These limitations were likely to be particularly severe if a compiler was translating machine-generated source, where functions/procedures might be very large.

More recent versions of the S/390, probably the G3 manufactured after September 1996, enhance the 32-bit instruction set to allow inline literals and PC-relative jumps. These restrictions do not exist on more recent implementations of the architecture, e.g. the 64-bit zSeries systems, note that GCC v4 and Linux 2.6 appear to assume that the hardware is at least G5 i.e. no older than 2000.

It is possible to simulate a 32- or 64-bit system using the Hercules emulator, and IBM makes machine time available to developers porting code to their systems.

Whether this is relevant to FPC/Lazarus is arguable since the architecture is already supported on Linux by GCC Pascal, Pascal-XSC, and on other operating systems (as a commercial product) by at least IBM Pascal/VS and/or VS Pascal. Paul Robinson (see below) also points out that Lazarus might be irrelevant on this platform since many facilities provided as standard on PCs and workstations have no counterpart on "classic" IBM operating systems.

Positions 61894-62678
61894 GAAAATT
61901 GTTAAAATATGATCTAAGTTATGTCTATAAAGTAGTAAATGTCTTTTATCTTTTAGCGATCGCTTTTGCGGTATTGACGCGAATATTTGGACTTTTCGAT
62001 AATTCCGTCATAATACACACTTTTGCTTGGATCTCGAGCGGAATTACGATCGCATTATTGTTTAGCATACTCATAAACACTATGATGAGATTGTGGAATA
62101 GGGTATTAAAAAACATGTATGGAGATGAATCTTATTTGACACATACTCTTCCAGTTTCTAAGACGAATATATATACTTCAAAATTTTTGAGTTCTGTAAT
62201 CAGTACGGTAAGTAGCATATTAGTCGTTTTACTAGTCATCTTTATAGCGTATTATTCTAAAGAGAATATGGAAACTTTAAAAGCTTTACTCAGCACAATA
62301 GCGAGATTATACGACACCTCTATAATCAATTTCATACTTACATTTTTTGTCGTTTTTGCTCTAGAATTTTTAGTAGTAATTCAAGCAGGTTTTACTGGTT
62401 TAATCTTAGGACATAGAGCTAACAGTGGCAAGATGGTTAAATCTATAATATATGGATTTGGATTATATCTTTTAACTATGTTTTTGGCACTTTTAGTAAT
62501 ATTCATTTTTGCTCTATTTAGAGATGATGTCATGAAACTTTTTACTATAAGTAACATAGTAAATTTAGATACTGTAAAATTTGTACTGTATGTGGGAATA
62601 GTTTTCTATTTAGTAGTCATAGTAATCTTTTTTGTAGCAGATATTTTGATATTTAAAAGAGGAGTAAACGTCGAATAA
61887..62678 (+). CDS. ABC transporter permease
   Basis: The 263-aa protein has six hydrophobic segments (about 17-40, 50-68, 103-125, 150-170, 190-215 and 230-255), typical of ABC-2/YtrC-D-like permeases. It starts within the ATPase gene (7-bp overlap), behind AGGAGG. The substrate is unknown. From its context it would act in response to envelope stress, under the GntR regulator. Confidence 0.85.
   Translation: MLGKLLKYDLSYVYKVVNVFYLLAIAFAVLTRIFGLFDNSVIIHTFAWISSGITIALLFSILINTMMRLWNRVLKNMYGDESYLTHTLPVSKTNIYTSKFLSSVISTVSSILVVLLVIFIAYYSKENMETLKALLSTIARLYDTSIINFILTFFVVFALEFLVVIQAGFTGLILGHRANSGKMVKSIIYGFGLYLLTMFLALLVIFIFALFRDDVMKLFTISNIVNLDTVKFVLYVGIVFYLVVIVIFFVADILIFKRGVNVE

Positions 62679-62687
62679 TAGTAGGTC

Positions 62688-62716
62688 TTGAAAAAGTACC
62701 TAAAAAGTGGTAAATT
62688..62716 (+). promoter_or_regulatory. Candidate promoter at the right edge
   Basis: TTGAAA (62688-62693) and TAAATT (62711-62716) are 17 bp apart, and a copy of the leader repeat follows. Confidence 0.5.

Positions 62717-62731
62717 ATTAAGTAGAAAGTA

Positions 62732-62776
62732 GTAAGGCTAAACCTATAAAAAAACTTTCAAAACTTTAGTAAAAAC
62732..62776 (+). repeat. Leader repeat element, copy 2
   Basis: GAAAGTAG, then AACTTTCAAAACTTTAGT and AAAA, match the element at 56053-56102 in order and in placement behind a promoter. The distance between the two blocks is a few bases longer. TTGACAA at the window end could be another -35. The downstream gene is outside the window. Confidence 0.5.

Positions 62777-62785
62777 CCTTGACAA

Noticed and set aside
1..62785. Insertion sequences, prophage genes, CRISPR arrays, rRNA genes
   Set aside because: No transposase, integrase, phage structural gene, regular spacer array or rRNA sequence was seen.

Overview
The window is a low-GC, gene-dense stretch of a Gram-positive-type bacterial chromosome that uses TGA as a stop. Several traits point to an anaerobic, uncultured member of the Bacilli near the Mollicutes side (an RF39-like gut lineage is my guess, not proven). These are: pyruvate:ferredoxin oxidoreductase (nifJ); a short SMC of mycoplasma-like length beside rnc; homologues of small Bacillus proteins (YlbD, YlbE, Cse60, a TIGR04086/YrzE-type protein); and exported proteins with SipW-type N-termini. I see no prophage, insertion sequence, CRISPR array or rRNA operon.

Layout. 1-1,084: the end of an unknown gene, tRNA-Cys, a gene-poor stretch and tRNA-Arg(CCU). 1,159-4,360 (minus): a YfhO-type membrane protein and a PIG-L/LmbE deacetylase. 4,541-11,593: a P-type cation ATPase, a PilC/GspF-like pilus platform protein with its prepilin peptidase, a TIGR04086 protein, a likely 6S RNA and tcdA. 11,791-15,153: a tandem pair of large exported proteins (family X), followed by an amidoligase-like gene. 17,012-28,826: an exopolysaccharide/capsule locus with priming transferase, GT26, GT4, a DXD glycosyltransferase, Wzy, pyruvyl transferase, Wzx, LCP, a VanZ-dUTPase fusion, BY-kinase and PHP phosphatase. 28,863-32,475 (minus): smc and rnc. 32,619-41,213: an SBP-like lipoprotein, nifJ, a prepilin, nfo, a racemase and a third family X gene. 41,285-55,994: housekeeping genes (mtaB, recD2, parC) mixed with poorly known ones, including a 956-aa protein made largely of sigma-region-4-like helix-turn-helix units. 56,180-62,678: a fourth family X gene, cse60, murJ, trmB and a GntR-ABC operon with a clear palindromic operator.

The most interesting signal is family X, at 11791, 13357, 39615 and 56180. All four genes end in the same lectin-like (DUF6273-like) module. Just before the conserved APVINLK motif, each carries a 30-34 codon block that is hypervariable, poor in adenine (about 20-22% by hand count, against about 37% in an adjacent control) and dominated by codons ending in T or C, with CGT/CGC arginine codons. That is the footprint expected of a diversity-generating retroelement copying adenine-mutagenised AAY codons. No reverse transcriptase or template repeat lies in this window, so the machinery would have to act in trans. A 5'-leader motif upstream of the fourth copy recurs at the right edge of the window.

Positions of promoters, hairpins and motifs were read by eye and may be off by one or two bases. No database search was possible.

## Architectural details

This section is largely an archive of discussion in the fpc-devel mailing list, starting in January 2012.

### CPU capabilities

At present, this comprises an episodic list of comments by Steve Smithers from the fpc-devel mailing list starting in late January 2012. Also refer to Paul Robinson's wikibook "360 Assembly" [1]

#### Episode 1